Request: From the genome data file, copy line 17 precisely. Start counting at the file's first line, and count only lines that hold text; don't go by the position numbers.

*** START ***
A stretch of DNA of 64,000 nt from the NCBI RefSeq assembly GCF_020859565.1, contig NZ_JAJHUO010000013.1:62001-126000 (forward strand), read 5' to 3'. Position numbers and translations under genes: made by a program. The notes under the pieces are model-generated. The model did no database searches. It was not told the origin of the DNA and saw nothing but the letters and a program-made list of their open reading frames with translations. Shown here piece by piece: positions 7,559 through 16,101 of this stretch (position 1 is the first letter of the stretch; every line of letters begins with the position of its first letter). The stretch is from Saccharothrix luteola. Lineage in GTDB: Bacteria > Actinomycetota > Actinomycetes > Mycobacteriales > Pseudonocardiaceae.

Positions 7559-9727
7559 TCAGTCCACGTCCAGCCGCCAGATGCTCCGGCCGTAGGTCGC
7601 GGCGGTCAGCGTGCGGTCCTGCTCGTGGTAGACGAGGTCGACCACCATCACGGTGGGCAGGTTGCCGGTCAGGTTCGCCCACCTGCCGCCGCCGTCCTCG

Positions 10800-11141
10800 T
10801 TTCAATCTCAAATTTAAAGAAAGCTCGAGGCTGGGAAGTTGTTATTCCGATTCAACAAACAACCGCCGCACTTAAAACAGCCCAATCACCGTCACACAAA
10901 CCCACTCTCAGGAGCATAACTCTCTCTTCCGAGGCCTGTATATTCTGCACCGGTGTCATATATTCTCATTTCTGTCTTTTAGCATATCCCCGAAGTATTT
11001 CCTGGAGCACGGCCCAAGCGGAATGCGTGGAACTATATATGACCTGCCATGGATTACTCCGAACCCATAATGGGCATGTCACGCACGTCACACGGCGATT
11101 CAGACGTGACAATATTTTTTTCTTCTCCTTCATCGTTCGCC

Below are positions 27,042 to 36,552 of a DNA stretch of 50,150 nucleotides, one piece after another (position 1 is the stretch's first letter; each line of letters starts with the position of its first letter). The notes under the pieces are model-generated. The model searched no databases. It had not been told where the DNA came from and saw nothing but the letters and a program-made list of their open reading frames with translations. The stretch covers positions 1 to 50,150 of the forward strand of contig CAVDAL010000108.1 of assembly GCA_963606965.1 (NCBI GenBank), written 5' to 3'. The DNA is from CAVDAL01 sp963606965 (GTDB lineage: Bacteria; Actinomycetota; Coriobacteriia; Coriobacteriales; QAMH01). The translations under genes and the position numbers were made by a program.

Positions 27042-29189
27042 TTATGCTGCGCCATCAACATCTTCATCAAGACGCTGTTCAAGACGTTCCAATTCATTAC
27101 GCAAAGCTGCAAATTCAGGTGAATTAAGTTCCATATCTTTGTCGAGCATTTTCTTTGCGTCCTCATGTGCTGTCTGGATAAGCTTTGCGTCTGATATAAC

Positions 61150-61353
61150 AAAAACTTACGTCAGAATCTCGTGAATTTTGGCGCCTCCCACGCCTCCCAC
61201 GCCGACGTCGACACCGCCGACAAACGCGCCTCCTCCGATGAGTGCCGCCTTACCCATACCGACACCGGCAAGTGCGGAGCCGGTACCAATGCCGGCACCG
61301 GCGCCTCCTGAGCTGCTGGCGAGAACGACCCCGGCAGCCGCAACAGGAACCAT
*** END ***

61201 GCCGACGTCGACACCGCCGACAAACGCGCCTCCTCCGATGAGTGCCGCCTTACCCATACCGACACCGGCAAGTGCGGAGCCGGTACCAATGCCGGCACCG